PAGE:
Presented and operated by: Miltos Balidis MD, PhD, FEBOphth, ICOphth
Edited by: Penelope Burle de Politis MD
Descemet’s membrane tears and detachments are relatively common transoperative complications in cataract surgery. The management of each lesion depends on the extent and configuration of the lesion itself. Nevertheless, the torn or detached segment of Descemet’s membrane must be restored to its normal position in order to prevent postoperative short-term and long-term complications. In the process of repairing a descemet’s tear or detachment, the cataract surgeon can conjugate intra- and extraocular forces to work to his advantage.
This video is a courtesy of a young ophthalmologist in his learning curve of phacoemulsification under the supervision of Dr. Miltos Balidis, MD, PhD, FEBOphth, ICOphth, specialist in Anterior Segment Surgery of the Ophthalmica Eye Institute, in Thessaloniki, Greece. It features a partial Descemet’s tear occurring with the injection of the IOL and the maneuvers adopted to bring the detached segment back into place. “Handling” of the mobile end of the tear was achieved through the creation of an ideally-sized air bubble in the anterior chamber (AC) and stroking the globe exteriorly next to the tearing site to make the margin of the bubble lift the apex of the detached segment and push it towards the periphery restoring its contact with the corneal stroma.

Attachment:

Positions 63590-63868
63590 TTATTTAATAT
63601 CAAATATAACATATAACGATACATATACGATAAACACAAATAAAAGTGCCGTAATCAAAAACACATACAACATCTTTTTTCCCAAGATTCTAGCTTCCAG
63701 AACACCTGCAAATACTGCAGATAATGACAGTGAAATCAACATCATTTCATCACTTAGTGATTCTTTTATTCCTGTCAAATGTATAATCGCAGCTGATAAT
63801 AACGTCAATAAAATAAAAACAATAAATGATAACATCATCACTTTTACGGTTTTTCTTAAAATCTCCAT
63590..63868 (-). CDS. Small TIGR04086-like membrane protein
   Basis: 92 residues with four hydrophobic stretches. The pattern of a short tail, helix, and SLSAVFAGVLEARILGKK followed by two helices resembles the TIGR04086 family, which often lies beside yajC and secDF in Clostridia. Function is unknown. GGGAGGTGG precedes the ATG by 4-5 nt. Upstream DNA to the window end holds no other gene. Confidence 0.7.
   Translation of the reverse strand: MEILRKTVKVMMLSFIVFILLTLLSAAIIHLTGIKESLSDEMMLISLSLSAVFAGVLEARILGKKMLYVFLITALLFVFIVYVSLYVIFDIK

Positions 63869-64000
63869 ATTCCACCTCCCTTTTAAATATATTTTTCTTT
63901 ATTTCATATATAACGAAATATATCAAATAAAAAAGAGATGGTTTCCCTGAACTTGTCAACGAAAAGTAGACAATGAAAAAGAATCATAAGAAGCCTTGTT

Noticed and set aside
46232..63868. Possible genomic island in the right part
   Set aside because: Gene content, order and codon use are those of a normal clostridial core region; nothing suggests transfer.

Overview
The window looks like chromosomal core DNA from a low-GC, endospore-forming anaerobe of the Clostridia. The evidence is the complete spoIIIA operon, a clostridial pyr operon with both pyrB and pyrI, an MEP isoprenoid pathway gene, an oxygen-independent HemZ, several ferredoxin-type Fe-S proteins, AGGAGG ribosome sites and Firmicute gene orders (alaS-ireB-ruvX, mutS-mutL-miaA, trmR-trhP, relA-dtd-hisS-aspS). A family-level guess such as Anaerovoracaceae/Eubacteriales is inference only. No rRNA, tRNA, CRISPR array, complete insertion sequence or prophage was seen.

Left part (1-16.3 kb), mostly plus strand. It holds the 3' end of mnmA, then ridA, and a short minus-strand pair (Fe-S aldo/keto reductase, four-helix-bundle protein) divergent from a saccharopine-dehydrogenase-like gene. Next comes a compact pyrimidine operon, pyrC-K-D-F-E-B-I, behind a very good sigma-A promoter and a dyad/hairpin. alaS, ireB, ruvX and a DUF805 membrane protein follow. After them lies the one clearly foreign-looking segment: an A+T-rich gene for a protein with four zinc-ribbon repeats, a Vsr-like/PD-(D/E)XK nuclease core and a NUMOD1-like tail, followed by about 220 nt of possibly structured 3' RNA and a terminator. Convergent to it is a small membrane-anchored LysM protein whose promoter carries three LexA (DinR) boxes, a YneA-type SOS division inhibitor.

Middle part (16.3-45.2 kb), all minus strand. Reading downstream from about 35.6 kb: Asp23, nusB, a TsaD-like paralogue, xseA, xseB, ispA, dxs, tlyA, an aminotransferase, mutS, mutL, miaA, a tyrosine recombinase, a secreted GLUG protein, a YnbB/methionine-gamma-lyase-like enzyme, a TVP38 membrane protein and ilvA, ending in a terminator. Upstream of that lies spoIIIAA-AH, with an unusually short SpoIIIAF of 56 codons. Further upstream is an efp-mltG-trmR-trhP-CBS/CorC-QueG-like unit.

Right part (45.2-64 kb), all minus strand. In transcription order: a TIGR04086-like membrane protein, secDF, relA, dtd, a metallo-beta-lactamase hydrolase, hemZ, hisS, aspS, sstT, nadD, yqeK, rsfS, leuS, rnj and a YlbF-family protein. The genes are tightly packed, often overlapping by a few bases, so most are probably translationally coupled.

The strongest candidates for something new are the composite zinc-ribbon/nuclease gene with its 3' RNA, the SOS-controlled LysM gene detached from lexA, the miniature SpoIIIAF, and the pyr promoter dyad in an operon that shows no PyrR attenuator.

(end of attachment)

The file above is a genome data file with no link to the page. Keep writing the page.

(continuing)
The surgical events and timing in the video are as follows: the IOL is injected through a normal superior limbal incision (00:03 to 00:40). After centration of the IOL, a partial tear and detachment of the Descemet’s membrane at about 11 o’clock becomes visible (00:55). After viscoelastic aspiration (01:15), the surgeon injects some air into the AC and tries to mechanically unfold the detached segment with the aspiration tip (01:30), with no effect. The AC is then replenished with air (01:50) and a more easily movable air bubble is fashioned to a diameter slightly smaller than the pupil’s size (02:05). Strokes to the corneal area opposite to the tear are attempted but prove ineffective due to the margin of the bubble being over the edge of the tear (02:10). Only when the maneuver is switched to the other side, the margin of the bubble can act as a spatula between the free segment of Descemet’s and the remaining attached membrane (02:33). The segment then smoothly slides back and stays in place (02:45).
“Little by little does the trick.” (Aesop)